Insects aren’t sufficient in nutrients for a growing Bearded Dragon, so they must be supplemented with calcium.
In Petbarn’s in-store or online shop, you may browse our supplement catalog. Beginning to feed greens, both for nutrition and hydration, as soon as feasible is also essential. vegetables need to be cut into small pieces in order for them to be digested. Early on, excellent pellets should be provided.
What fruit can Bearded Dragons eat?
A wide variety of fruits may be eaten by Bearded Dragons. These should, however, be given only on rare occasions. Fruit is high in sugar and can cause obesity. It’s also possible to increase the amount of yeast in their bodies.
Can bearded dragons eat grapes, and as you can see from the list below, grapes are a safe bet for your beardie, however there are some fruits to avoid such as citrus fruits.
What Vegetables to Feed a Baby Bearded Dragon?
Vegetables are important for your baby bearded dragon. At least three times a week, you should offer them vegetables, but it is preferable every day. When they are older, exposing them to vegetarianism from a young age will help them develop a liking for it.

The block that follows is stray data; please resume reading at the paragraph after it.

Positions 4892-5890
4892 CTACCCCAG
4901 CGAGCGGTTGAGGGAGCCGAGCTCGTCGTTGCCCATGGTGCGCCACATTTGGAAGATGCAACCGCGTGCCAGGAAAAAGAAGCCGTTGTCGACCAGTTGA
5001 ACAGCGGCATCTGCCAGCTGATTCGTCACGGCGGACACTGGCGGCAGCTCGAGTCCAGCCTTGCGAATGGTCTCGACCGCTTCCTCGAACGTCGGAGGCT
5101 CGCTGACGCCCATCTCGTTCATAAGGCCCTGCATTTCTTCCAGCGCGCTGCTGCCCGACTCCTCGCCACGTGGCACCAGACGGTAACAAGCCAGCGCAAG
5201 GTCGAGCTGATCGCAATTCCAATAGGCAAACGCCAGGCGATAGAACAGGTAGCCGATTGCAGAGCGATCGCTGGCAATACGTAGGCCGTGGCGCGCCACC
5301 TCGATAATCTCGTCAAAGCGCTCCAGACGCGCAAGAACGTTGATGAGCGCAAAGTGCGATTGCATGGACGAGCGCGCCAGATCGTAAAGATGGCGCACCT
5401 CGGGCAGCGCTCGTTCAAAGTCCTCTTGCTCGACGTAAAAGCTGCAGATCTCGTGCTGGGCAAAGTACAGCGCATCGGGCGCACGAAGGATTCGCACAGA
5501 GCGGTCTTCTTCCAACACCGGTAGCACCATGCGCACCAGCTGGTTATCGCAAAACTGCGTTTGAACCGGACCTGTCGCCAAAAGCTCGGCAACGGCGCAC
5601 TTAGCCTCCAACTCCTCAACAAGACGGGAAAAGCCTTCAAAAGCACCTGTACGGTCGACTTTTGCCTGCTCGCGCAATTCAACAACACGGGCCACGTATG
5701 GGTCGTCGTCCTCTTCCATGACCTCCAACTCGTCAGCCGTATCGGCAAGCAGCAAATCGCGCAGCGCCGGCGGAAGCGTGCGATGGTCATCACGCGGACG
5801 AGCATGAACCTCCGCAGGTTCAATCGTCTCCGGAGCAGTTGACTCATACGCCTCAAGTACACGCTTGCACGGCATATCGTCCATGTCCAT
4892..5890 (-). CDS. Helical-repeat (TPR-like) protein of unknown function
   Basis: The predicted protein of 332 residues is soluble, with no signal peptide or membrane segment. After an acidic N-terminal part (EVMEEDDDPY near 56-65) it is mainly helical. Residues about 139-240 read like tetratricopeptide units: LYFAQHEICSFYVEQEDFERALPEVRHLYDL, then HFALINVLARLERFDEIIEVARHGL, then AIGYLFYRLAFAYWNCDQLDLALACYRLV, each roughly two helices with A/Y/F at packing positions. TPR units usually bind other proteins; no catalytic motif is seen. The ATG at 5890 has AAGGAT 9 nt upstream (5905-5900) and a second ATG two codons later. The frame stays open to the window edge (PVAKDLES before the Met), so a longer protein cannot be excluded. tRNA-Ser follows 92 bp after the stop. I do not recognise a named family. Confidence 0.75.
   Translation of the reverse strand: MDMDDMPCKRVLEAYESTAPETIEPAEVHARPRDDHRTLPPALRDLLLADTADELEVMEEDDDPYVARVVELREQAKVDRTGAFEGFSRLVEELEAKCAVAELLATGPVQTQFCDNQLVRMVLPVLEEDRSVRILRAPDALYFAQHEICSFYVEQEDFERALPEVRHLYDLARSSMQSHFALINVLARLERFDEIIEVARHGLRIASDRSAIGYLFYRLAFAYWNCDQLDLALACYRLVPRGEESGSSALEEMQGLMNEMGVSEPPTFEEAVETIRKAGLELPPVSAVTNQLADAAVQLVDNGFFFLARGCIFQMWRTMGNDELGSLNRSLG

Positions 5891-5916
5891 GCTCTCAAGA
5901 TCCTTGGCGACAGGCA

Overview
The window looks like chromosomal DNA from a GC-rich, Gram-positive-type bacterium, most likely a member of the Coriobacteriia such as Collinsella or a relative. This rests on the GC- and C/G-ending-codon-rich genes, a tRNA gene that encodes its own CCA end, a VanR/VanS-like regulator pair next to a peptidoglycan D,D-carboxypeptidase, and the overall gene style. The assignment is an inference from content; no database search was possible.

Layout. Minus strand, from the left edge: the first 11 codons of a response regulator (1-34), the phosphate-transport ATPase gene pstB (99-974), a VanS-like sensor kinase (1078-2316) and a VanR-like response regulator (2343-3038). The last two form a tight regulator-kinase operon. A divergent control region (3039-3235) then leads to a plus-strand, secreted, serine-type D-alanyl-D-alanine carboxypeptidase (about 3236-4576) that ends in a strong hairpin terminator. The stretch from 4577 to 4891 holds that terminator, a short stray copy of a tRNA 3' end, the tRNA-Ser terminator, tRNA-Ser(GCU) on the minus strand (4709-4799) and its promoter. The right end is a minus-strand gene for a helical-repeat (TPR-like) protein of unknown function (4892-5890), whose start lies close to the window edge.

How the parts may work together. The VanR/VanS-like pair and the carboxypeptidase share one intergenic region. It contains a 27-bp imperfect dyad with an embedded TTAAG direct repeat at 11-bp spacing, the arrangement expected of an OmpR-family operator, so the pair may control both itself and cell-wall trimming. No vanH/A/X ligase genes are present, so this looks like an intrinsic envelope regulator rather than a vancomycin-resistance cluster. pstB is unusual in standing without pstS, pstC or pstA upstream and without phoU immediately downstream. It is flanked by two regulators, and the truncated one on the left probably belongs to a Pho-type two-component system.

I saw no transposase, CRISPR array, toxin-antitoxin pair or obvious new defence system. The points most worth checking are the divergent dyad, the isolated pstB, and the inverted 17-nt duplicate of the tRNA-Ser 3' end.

Offering veggies every day will also help them get used to it faster, as well as helping to keep them healthy.
To avoid choking and make the eating experience as smooth as feasible, you must chop veggies into tiny pieces.
After feeding times, you may also remove the veggies from the tank so your baby Bearded Dragon can return to them.
Do Baby Bearded Dragons Eat Dirt?
Dirt is occasionally eaten by captive baby bearded dragons. To keep their bones healthy, they need a lot of calcium. They can dig and eat sand, so there is no need to be concerned about their mineral intake being balanced. Since they typically obtain enough calcium from their foods in their environments, it is not natural behavior.
You may avoid this by coating the food with calcium powder unless you want them to eat dirt. Vitamin D is also important. During the winter, when there isn’t enough sunlight, you should provide enough light with a UV lamp. In order to replicate the native desert environment, you should take them outside.
What Foods Not to Feed a Baby Bearded Dragon
Knowing what foods you should not give your Bearded Dragon baby is also vital.
It’s crucial to understand whether particular foods are on the list when they’re a baby, then again when they’re an adult, since most of the foods on the list below will apply at any age.
Bearded Dragons are denied the following common foods and plants:
In the wild, bearded dragons consume the same amount of food. As a result, meat and seafood are out of the question for them. They are not toxic, but they are greasy and have high phosphor levels, posing a health risk to your reptiles. The majority of Bearded Dragons will find it difficult to swallow them.